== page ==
Refrigeration and air-conditioning systems; commercial refrigeration; heating, ventilation and air conditioning systems; fire protection systems; and other equipment using refrigerant gas are part of the phase out program now underway in the United States. Facilities that use this ozone-depleting gas risk a significant EPA penalty by not following requirements under the U.S. Clean Air Act.
To avoid an EPA penalty, companies, municipalities and property managers that utilize refrigerant equipment must monitor its usage and submit documentation outlining refrigerant management efforts. Those who fail to do so face substantial fines. As such, many facilities are relying on refrigerant tracking and reporting programs that automatically manage their use of refrigerant, identify leaks, track repairs and guide in proper disposal. This allows them to keep current with government policies, compliance requirements and penalties for non-compliance.
Overseeing the EPA penalty aspect of the U.S. Clean Air Act is the Office of Enforcement and Compliance Assurance. They are aggressively pursuing enforcement of the requirements to curb harmful gas emissions. Auditors and inspectors are permitted to make spot inspections to review a facility’s records pertaining to regulated gases. Those unable to produce proper documentation, or have incomplete or missing data are subject to heavy fines.
The EPA penalty applies to facilities that improperly emit, vent, or dispose of refrigerant gas. The law requires proper servicing and safe removal of any equipment using restricted substances. Noncompliance could result in fines of up to $25,000 a day, per violation. Additional fines are added if the refrigerant gas is not properly recovered. Because of the substantial penalties involved, the government has developed a technician certification program for anyone who provides service, repair, maintenance, or disposal of equipment containing refrigerant gases.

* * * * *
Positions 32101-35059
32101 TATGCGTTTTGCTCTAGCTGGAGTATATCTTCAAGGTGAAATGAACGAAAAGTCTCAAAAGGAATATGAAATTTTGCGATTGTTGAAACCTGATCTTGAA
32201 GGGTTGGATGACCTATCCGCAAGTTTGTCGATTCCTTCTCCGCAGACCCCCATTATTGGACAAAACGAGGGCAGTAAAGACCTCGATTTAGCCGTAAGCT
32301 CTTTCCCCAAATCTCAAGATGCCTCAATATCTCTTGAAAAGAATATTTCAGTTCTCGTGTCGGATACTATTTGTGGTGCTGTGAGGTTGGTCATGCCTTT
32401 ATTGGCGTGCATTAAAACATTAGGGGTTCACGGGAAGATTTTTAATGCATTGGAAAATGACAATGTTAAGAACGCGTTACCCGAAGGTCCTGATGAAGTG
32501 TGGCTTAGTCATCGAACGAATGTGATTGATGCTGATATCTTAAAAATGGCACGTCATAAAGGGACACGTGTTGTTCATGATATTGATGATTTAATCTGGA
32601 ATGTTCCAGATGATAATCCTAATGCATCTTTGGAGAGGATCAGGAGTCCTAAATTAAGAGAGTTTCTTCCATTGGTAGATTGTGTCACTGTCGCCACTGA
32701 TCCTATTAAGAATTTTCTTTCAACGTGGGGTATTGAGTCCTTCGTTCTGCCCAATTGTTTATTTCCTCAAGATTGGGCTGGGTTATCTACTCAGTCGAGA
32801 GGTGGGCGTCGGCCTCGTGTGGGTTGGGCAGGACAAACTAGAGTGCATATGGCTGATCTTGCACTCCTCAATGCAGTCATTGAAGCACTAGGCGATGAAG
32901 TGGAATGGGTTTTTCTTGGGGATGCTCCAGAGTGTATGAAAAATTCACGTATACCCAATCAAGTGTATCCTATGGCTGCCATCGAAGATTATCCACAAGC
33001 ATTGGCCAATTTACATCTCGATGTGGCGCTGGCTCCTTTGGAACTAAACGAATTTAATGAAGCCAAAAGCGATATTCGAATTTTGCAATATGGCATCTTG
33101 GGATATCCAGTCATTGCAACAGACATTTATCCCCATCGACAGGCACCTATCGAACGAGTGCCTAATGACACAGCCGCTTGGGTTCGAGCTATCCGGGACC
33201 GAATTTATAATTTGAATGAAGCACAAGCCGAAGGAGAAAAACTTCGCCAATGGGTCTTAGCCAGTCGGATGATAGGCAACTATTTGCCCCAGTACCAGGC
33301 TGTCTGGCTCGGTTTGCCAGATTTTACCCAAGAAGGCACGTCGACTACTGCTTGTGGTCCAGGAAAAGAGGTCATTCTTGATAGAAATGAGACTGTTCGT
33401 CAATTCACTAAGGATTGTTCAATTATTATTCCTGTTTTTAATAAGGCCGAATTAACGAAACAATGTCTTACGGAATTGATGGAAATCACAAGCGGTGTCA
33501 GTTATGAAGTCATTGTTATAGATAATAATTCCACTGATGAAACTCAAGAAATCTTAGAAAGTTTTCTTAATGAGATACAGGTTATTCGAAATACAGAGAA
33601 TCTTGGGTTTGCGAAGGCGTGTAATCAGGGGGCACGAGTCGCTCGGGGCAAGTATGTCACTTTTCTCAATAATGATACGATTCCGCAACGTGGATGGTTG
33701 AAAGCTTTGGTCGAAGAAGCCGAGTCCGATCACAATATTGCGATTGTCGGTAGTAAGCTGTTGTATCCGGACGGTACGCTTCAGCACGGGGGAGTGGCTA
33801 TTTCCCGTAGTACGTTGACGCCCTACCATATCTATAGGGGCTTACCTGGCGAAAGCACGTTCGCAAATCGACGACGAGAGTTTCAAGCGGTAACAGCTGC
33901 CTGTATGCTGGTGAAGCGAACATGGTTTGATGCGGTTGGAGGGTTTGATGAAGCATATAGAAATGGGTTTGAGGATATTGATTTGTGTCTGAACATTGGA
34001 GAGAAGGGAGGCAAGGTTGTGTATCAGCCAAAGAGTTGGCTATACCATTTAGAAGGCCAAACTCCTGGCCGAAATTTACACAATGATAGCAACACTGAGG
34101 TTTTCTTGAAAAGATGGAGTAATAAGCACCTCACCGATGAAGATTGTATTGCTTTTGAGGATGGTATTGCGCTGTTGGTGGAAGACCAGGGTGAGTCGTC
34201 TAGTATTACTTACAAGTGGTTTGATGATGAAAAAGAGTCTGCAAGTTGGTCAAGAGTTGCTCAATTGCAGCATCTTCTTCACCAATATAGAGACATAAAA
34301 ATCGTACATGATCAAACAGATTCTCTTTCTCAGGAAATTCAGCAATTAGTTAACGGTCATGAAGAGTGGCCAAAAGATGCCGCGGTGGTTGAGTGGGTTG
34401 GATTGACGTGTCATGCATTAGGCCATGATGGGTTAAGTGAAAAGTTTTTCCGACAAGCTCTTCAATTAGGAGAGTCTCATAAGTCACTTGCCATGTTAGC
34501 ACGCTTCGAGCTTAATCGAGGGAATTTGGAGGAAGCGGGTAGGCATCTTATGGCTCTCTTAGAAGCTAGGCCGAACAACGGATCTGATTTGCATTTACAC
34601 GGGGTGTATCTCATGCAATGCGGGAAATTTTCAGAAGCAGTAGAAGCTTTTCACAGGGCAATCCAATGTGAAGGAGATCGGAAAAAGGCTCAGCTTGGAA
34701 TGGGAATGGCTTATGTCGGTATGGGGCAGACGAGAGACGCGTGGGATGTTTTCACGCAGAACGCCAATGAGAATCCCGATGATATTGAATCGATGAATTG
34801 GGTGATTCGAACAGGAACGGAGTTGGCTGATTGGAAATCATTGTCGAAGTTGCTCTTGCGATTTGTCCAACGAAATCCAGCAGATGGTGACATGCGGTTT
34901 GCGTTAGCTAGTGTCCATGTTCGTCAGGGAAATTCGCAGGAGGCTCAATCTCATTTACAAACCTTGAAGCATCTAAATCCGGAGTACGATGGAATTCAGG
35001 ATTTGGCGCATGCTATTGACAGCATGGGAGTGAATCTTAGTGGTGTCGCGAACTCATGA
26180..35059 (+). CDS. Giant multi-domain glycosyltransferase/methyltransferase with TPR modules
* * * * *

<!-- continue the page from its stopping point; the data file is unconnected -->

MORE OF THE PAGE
There are substantial costs to violators, so it’s essential for businesses and municipalities to track every pound of gas and manage its inventory across all locations. According to the EPA penalty guidelines, a $32,500 fine per day, per unit is assessed for refrigerant leaks not fixed within 30 days and a $300K per 30 pound cylinder is levied for the illegal purchase of used or imported refrigerant gas.
Under the law, comments are being accepted and updates and proposals can be made. But on January 1, 2010, the phase out of refrigerant gas is official and the EPA penalty is more strictly enforced. The government agency is already taking civil and criminal actions against companies nationwide who violate the law, collecting billions of dollars in fines to date.
Refrigerant gas contains chlorofluorocarbons and hydrochlorofluorocarbons, which have been found to be the major contributors of ozone depletion. For this reason, use of the gas is being reduced, with total elimination forthcoming. Under the law, the use of R-22 refrigerant gas will be reduced by 75% by 2010 and completely eliminated by 2015. The EPA penalty climbs as the phase-out plan progresses.
EPA penalty policies under the U.S. Clean Air Act closely follow those established in the international Montreal Protocol and Kyoto Protocol. The intent of the treaties is to reduce the use of refrigerant gas in order to reverse the damaging effects on the ozone layer and prevent global warming in the future. The fines are necessary to encourage facilities to make changes to their carbon foot print so the environment can remain healthy for years to come.